This was one of the first CDs I ever bought. In fact, it might have been only the second or third such purchase. As soon as I started listening to music obsessively, I joined one of those music mail-order clubs, where you choose a stack of CDs for a really low price, and then they try and send you the latest new release every month. Automatic For The People was in that first stack of CDs I bought from them. I thought then, as I do now, that it’s a perfect album. There’s nothing about it that I dislike, and it’s remained a firm favourite ever since.
R.E.M. fans will have you believe that their earlier albums are where it’s at, but for me, everything they ever did in their formative years leads to this album, and everything they did afterwards was just a steady downhill decline. If somebody was foolish enough to say that Murmur or Reckoning was a better album than this, I’d just laugh in their stupid face. There’s a horrible trend for musos to instantly dislike an album as soon as it’s crossed over into the mainstream and achieved a certain level of acclaim. I’m probably guilty of having done this from time to time. To dismiss this album in that fashion though would be a real mistake for anybody to make.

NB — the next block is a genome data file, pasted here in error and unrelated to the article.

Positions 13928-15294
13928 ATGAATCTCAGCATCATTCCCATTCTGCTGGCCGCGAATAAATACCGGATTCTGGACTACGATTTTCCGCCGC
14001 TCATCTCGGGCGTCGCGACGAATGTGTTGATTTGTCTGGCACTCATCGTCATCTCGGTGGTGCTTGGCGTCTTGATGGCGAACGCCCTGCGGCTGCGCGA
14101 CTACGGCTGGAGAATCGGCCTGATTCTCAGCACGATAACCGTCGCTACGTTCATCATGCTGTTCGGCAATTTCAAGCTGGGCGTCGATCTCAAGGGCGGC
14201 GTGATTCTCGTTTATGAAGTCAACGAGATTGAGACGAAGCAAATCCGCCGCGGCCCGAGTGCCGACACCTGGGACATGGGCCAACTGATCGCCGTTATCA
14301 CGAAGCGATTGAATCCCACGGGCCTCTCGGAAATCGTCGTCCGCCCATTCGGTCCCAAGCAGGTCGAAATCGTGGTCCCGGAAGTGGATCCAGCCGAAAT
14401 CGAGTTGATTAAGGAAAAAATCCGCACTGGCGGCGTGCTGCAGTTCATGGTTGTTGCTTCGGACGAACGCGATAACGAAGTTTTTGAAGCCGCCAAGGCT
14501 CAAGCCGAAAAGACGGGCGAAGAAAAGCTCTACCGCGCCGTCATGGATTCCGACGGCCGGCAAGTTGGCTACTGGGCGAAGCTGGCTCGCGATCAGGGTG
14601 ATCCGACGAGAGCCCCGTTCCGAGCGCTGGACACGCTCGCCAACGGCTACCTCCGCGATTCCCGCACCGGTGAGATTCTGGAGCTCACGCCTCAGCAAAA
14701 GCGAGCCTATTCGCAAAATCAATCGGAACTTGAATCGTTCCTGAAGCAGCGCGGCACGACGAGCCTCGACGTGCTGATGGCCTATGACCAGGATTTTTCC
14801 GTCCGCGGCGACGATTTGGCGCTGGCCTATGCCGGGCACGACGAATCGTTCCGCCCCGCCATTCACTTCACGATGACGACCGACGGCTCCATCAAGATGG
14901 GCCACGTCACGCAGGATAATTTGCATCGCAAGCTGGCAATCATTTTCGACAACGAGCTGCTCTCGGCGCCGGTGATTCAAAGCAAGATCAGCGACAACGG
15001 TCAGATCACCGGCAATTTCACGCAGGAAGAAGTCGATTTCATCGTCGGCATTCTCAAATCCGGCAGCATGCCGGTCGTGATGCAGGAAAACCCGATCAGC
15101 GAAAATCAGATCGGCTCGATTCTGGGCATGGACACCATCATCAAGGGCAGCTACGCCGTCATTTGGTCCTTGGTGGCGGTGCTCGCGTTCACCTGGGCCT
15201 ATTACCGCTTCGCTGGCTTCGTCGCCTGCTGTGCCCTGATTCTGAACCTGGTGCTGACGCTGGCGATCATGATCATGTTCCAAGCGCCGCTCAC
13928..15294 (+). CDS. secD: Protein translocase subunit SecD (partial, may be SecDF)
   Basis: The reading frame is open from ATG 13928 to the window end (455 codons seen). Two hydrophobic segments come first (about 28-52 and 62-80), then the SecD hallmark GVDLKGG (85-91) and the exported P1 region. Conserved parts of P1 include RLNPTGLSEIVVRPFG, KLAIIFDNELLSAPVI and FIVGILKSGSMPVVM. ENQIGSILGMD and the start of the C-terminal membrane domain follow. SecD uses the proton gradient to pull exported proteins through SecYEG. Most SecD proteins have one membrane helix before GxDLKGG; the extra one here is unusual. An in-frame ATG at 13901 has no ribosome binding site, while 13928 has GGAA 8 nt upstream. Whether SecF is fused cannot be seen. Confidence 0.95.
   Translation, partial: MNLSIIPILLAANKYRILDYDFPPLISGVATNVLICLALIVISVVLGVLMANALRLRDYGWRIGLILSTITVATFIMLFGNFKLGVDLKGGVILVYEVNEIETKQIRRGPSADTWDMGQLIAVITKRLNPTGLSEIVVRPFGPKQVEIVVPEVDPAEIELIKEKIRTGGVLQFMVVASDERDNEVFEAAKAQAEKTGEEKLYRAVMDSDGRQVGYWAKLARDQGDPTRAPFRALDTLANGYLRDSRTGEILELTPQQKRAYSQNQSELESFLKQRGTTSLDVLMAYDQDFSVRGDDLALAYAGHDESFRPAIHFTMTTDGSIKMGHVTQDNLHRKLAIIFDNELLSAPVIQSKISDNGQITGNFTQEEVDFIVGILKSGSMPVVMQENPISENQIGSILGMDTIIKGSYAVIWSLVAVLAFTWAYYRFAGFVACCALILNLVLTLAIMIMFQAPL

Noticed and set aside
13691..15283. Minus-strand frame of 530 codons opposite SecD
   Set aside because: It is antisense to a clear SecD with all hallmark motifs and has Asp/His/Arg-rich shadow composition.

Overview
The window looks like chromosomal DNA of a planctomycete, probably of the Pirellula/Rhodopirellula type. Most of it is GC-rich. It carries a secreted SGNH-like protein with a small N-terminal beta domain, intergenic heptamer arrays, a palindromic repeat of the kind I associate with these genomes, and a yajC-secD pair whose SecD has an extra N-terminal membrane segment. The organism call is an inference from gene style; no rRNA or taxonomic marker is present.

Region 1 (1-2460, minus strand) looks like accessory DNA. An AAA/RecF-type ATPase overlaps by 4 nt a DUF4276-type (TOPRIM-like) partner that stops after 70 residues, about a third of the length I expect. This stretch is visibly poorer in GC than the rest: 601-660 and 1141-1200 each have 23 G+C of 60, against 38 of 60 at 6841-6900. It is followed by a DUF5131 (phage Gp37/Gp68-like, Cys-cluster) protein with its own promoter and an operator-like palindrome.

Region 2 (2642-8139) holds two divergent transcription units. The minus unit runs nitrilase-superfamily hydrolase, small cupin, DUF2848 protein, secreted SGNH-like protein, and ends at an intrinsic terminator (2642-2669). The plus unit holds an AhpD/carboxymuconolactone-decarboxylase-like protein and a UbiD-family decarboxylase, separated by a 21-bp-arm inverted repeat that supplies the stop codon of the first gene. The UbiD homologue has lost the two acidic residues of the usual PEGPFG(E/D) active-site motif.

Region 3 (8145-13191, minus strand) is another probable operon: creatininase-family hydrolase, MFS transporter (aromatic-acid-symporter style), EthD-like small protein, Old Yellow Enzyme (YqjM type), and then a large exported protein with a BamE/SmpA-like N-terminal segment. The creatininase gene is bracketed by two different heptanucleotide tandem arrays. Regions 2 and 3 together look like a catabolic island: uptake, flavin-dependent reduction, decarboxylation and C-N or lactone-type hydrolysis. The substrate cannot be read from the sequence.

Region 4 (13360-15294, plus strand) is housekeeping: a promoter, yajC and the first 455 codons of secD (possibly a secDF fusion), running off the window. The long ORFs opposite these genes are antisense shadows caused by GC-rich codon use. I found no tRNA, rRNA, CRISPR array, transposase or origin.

I’ve listened to this album on a couple of road trips, and it seems to attain something different when you listen to it while travelling. I’m not exactly sure what it is, but I think the mood of the album seems to make more sense. R.E.M. are a very American band – they deal in Americana – sometimes to the detriment to their reputation outside their native country, to people who might not necessarily always ‘get’ them; but I think the universal themes of the album – loss, regret and longing – seem to connect better somehow on the road.
Hit: Everybody Hurts
Hidden Gem: Drive